[Editors Note: This article was written in 2005, but remains a good guide. Of course, there are many other ways now to find and post listings.]
By William H Smith, 2005
If you are on a tight budget and can’t afford a new model RV you might consider buying a used RV. Here are a few suggestions for finding a used, affordable RV:
1. Check newspaper listings. Look in the listings of your local or state daily paper’s classifieds. Most towns and cities have a free shoppers circular that is mostly classified listings.
2. Check for any consignment lots in your area. RV owners who aren’t interested in having strangers to their home often will park their RV at a consignment lot.
3. Run a “want to buy” listing in the classified section of your local paper.
4. Watch for campers parked curbside, in driveways, or front yards with “For Sale” signs posted on them.
5. Drive through local RV and Mobile Home Parks and watch for RV’s with for sale signs posted on them.
When you find an RV you are interested in purchasing, don’t fall in love with it and be too eager to buy. You could regret a hasty decision for a long time. If you aren’t familiar with the functioning of an RV, bring a friend along who is. The chances are excellent that there will be one or more (usually more) components not working that will have to be repaired.
Keep a notebook with you when you do an inspection and make note of every fault. You’ll find problems, but that isn’t necessarily a bad thing. RV’s can be repaired and you’ll use your inspection checklist to negotiate a price on your terms.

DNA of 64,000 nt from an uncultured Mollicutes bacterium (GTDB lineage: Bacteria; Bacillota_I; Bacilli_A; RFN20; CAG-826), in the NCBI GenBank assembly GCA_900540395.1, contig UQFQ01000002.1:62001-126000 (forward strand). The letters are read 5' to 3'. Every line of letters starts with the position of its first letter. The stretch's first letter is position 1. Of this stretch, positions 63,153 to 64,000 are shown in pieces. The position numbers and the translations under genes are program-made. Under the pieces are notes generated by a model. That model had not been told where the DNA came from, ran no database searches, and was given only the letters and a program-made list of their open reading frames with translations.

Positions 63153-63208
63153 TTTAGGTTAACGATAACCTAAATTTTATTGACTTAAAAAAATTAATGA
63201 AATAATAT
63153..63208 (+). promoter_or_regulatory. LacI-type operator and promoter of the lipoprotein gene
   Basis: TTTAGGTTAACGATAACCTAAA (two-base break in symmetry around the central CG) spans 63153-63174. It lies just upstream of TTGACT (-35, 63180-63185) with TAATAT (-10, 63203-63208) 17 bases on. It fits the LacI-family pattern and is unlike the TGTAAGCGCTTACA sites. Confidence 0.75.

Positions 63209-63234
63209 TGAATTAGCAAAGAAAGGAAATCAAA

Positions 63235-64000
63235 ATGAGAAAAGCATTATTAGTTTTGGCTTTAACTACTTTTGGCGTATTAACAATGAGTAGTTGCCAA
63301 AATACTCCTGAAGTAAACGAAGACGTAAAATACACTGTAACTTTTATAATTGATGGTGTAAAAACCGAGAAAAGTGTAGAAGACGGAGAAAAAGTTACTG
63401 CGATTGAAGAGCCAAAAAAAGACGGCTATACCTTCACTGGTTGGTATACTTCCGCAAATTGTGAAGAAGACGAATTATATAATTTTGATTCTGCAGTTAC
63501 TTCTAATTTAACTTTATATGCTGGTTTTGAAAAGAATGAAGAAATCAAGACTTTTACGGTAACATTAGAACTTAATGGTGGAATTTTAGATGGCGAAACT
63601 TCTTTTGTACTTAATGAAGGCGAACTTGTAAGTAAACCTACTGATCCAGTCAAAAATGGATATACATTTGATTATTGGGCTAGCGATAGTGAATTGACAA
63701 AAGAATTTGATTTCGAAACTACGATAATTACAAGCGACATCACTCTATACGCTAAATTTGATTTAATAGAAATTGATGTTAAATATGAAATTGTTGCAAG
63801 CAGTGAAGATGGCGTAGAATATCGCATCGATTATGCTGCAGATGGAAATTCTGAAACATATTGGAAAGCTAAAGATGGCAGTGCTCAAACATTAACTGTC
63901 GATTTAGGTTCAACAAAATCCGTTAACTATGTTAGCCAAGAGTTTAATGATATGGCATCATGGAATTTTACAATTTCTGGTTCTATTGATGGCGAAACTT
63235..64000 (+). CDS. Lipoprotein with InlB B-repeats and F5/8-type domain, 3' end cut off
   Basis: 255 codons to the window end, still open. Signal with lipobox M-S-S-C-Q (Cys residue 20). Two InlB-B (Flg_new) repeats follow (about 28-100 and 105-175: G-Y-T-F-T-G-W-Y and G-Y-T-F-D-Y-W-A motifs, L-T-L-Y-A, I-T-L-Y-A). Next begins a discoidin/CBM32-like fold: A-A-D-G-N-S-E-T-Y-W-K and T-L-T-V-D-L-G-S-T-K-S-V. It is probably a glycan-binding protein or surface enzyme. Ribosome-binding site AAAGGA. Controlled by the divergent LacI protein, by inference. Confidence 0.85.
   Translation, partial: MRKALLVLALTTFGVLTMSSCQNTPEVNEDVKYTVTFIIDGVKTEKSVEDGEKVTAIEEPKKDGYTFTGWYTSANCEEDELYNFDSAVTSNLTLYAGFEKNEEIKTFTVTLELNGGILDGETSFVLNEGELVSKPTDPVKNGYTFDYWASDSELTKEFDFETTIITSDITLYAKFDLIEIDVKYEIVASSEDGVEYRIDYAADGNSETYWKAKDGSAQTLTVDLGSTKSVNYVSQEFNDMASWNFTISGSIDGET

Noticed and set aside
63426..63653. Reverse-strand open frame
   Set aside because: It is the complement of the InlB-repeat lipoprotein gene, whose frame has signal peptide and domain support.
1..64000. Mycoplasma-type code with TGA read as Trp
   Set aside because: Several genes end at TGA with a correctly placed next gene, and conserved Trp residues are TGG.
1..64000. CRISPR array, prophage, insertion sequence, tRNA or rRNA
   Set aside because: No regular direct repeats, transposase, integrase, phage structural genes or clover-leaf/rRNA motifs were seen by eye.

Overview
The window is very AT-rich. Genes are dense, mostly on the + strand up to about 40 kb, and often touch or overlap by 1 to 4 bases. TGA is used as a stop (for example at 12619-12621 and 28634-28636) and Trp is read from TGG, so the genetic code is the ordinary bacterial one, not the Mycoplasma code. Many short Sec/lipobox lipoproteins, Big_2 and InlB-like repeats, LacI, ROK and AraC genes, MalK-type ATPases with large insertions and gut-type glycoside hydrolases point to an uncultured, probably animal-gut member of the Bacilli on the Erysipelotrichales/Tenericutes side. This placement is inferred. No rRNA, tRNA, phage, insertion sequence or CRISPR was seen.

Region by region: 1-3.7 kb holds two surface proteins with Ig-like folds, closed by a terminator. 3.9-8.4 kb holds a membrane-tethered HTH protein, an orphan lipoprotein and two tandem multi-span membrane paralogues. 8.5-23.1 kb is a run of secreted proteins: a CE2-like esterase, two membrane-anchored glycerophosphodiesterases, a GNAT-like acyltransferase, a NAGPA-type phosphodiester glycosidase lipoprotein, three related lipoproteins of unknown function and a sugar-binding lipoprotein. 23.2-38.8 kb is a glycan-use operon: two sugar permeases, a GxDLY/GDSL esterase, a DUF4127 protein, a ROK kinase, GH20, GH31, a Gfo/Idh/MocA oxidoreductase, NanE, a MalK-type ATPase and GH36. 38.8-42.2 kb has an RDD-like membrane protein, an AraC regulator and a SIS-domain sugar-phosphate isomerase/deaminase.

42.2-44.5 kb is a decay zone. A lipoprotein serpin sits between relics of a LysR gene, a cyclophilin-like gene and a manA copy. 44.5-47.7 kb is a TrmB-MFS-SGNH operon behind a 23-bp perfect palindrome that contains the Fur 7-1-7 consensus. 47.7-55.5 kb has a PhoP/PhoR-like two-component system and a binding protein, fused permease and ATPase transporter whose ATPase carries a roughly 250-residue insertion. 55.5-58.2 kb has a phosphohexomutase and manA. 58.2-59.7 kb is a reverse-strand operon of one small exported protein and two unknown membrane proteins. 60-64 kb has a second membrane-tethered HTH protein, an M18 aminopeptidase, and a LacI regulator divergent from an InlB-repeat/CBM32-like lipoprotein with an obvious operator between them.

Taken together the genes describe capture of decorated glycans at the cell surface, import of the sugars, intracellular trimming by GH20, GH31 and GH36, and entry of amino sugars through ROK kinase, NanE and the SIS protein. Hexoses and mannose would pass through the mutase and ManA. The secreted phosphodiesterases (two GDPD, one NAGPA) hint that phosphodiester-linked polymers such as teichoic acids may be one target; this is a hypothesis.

It is a good idea to have the owner with you while you inspect the RV so that he or she can observe your inspection notes. When you have completed your inspection you’ll likely have a lengthy list of repairs needed. This will be your leverage to make a low-ball offer on the trailer. After all, you will either have to pay for the repairs or live with them as is.
If the RV owner doesn’t accept your low offer, don’t worry too much about it and go on to the next RV. Give them your name and telephone number and tell them to call you if they change their mind.
Let two or three weeks pass and call them back to see if they have sold the RV yet. They may be very happy to hear from you and accept the offer you made. If you are really interested in the RV, offer a slightly higher price this time. If they don’t accept your offer, don’t worry about it and call them back in another three or four weeks.
Sooner or later, you’re going to pick up a genuine bargain on an RV. You’ll have possibly saved quite a bit of money and in the process learned some negotiating skills.
Inspecting a Used RV
Now let’s explore the things you should be looking for when you inspect a used RV you’re considering buying.
The key to getting a good bargain, instead of a lemon, when buying your used RV is knowing what to look for. Here is a useful checklist to help with your search.
1. Does the trailer jack work?
2. Do the propane bottles need updating and inspection? This can be costly if the bottles need to be replaced. Generally, if an RV propane tank is older than twelve years, it will have to be re-inspected every five years. Also, it is mandatory that the propane tank have an OPD valve. If you don’t know what an OPD valve is, the official description is “Overfilling Protection Device”.
3. Check the hoses leading away from the propane bottle for cracks and splits. You do not want a leaking propane connection. Check the nut that screws into the propane tank. Is it worn? If so, it may need to be replaced.
4. The LP Gas regulator is usually located just a few inches away from the propane tanks. You’ll see the hoses leading from the propane tanks into a device with one pipe at the bottom of it that runs beneath the RV. Regulators begin to leak when they are approximately ten years old. For your information, leaking propane is not a good thing. Don’t hesitate to replace the regulator if it is leaking.
5. Batteries are often dead, or not too far from dead, in an older RV. Check and make sure it still works. If the bulbs inside burn bright, the battery(s) may still be in decent condition.